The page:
By now, you may have heard the story of the identity 'hack' perpetrated against Wired journalist Mat Honan. Using easily obtained data, an anonymous duo bluffed its way into changing his Amazon account, then his Apple iCloud account, then his Google account and ultimately the real target, Twitter. Both Amazon and Apple were docked for how easy it was to modify an account over the phone -- and, in close succession, have both put at least a momentary lockdown on the changes that led to Honan losing much of his digital presence and some irreplaceable photos. His own publication has reportedly confirmed a policy change at Amazon that prevents over-the-phone account changes. Apple hasn't been as direct about what's going on, but Wired believes there's been a 24-hour hold on phone-based Apple ID password resets while the company marshals its resources and decides how much extra strictness is required.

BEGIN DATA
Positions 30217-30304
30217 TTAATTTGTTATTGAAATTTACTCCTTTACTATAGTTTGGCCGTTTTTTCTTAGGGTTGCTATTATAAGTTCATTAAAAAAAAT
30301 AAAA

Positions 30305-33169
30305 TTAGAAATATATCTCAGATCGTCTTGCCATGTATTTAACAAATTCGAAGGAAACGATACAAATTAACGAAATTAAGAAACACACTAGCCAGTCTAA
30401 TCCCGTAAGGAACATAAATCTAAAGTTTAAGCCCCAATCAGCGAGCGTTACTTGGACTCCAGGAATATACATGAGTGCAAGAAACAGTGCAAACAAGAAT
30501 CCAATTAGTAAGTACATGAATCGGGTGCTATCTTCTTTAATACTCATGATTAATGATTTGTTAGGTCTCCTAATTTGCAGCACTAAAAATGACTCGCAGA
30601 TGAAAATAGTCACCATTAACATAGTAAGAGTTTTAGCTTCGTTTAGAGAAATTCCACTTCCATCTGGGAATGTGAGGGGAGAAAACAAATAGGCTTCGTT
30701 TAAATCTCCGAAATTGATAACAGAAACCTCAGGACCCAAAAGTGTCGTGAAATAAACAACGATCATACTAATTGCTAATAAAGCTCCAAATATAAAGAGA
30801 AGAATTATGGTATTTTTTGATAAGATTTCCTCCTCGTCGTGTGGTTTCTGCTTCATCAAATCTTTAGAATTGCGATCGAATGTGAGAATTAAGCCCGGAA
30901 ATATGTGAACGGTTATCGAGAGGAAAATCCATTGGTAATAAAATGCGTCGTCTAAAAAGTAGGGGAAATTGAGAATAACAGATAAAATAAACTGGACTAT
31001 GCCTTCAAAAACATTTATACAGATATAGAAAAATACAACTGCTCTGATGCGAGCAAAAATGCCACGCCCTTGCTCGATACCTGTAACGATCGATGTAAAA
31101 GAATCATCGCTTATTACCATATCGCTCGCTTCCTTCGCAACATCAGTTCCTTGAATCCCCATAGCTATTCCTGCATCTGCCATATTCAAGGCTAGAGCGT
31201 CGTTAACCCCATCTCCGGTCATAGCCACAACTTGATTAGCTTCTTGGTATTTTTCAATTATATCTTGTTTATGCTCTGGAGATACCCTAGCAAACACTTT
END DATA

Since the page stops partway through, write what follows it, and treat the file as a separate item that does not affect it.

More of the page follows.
Neither company has said much about the issue. Amazon has been silent, while Apple claims that some of its existing procedures weren't followed properly, regardless of any rules it might need to mend. However the companies address the problem, this is one of those moments where the lesson learned is more important than the outcome. Folks: if your accounts and your personal data matter to you, use truly secure passwords and back up your content. While Honan hints that he may have put at least some of the pieces back together, not everyone gets that second chance.
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